Grinevich and his coworkers have reviewed the development
of the central oxytocin system and its alteration in patients
afflicted with neurodevelopmental diseases (such as Prader-Willi
syndrome and autism spectrum disorders) and respective animal
models (Grinevich et al., 2014). At the end of the article, the
authors discuss the therapeutic use of oxytocin for treatment of
deficits in psychosocial and affiliative behaviors.
Croizier et al. (2014) review the development of the major
axonal tracts coursing through the hypothalamus. They find that
one important source of orientation for the main projection
pathways is the earliest generated hypothalamic mantle. Later,
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Alvarez-Bolado et al.
Editorial: Development of the hypothalamus
these pathways will guide the formation of other afferent and
efferent tracts of the prosencephalon. Makarenko (2014) has
collated the available data on the time schedule and navigation
pathways of the main hypothalamic tracts in the rat brain. She
elaborates a precise calendar of projection development, and
finds that each of the tracts is characterized by very specific
spatio-temporal parameters.
Alkemade (2015) reviews contributions showing that,
although the fetus is dependent on thyroid hormone from the
mother, it can locally regulate its concentration not only in serum
but also in the hypothalamus. The interplay between hormone
sources and modulatory mechanisms achieves the precisely
timed maturation of the hypothalamus (not too early, not too
late).
We cannot focus on the development of all hypothalamic
nuclei, but approach here two particularly emblematic ones.
Landgraf et al. (2014) succinctly review the development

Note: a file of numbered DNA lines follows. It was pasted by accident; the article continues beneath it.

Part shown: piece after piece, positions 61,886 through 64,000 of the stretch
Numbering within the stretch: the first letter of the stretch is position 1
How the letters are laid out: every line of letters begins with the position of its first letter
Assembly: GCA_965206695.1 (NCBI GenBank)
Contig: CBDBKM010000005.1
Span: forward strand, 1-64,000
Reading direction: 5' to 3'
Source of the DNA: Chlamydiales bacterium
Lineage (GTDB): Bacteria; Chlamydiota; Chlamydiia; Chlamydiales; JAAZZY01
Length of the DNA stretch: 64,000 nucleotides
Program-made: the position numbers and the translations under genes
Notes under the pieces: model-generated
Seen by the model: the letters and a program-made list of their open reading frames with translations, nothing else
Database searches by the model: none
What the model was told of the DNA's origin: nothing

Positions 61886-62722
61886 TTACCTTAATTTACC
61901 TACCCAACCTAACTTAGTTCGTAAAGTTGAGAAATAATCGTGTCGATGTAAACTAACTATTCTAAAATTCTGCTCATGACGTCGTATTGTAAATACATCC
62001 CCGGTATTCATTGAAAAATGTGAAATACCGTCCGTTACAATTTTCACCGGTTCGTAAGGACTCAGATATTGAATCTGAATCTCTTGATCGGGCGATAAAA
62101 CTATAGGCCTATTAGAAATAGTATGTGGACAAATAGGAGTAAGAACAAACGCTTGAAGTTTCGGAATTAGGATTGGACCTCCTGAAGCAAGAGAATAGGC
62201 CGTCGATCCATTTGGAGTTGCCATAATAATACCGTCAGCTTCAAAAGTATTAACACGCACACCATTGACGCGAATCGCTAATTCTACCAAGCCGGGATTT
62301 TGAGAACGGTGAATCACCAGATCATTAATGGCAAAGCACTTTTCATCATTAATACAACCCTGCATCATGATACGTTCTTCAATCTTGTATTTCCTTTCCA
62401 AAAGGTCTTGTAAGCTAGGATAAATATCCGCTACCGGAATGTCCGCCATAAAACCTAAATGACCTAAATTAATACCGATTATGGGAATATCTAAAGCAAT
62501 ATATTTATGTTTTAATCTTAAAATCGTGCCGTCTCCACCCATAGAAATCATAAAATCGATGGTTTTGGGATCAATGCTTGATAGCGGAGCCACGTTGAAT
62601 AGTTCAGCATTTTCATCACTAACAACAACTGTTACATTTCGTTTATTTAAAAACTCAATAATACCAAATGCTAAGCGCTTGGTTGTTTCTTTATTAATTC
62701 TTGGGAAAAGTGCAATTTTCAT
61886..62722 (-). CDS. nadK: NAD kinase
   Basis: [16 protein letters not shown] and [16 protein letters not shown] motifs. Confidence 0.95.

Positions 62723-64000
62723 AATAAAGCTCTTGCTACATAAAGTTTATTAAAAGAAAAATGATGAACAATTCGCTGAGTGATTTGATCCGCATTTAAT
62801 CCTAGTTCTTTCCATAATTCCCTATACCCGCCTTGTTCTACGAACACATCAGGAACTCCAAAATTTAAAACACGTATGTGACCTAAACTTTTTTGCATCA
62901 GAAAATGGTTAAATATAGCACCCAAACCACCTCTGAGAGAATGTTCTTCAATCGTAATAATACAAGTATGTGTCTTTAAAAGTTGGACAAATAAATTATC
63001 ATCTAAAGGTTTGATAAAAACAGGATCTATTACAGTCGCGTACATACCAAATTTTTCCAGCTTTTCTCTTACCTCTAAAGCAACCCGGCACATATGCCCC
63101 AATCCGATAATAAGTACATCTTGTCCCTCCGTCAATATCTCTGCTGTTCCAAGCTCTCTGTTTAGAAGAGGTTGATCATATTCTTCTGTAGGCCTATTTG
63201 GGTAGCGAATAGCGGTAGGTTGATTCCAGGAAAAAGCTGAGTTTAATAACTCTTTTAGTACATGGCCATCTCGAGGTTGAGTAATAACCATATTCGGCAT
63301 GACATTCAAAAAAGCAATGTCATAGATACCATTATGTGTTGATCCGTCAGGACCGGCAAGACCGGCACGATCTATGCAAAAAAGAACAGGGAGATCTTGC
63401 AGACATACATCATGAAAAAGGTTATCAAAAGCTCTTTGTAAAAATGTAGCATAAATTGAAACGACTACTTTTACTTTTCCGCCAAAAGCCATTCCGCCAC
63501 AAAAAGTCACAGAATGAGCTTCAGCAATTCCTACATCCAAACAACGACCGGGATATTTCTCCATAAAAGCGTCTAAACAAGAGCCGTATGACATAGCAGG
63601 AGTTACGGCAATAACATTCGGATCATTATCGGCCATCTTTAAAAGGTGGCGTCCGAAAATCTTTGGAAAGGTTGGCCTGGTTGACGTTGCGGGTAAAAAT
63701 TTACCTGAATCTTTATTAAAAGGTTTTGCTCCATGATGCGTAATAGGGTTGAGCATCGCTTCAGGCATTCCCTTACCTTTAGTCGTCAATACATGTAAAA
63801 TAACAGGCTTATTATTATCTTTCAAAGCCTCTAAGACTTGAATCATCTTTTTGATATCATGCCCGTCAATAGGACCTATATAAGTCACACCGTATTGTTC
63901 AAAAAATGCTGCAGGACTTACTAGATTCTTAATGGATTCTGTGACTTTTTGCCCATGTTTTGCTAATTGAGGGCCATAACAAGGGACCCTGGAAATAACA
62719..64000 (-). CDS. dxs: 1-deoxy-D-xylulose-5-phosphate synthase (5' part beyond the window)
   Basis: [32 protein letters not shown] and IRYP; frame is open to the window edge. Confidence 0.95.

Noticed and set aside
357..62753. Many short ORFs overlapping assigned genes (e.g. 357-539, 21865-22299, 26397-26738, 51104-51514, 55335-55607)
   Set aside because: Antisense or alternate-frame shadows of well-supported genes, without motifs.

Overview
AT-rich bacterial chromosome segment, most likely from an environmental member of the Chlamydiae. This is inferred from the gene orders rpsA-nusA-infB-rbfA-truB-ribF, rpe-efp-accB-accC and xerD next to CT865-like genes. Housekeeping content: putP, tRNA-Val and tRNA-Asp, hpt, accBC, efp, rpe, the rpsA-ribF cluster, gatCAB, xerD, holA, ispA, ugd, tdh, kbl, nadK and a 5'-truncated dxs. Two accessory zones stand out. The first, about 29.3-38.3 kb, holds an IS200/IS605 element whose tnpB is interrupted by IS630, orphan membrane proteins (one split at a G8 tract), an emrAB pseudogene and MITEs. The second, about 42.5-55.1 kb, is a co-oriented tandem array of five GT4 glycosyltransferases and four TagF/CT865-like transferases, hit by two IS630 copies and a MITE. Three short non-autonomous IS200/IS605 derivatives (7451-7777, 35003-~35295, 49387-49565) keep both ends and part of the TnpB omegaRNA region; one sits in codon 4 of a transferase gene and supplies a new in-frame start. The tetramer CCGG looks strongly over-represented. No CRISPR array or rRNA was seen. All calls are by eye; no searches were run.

of the circadian clocks. They conclude that, although we
have good knowledge of the anatomical formation of the
suprachiasmatic nucleus, there is still considerable debate about
the prenatal emergence of rhythmicity. Sanchez-Arrones et al.
(2015) use experimental fate-mapping together with prosomeric
and genoarchitectonic principles in order to elucidate the
developmental origin of the adenohypophysis in the chicken.
Finally, the hypothalamus and its heterogeneity can be used as
a model to investigate key brain development problems. Szabó
et al. (2015) approached a neglected developmental problem,
the specific aggregation of neurons to form neuronal nuclei,
using the mammillary body as a model. The authors show that
two information systems, based on birthdates and adhesion
mechanisms, work together in order to guarantee appropriate
neuronal aggregation as well as specific axonal fasciculation.
Both systems are implemented on the basis of sequential and
hierarchical functions of classical cadherins.
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Editorial: Development of the hypothalamus
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Conflict of Interest Statement: The authors declare that the research was
conducted in the absence of any commercial or financial relationships that could
be construed as a potential conflict of interest.
Copyright © 2015 Alvarez-Bolado, Grinevich and Puelles. This is an open-access
article distributed under the terms of the Creative Commons Attribution License (CC
BY). The use, distribution or reproduction in other forums is permitted, provided the
original author(s) or licensor are credited and that the original publication in this
journal is cited, in accordance with accepted academic practice. No use, distribution
or reproduction is permitted which does not comply with these terms.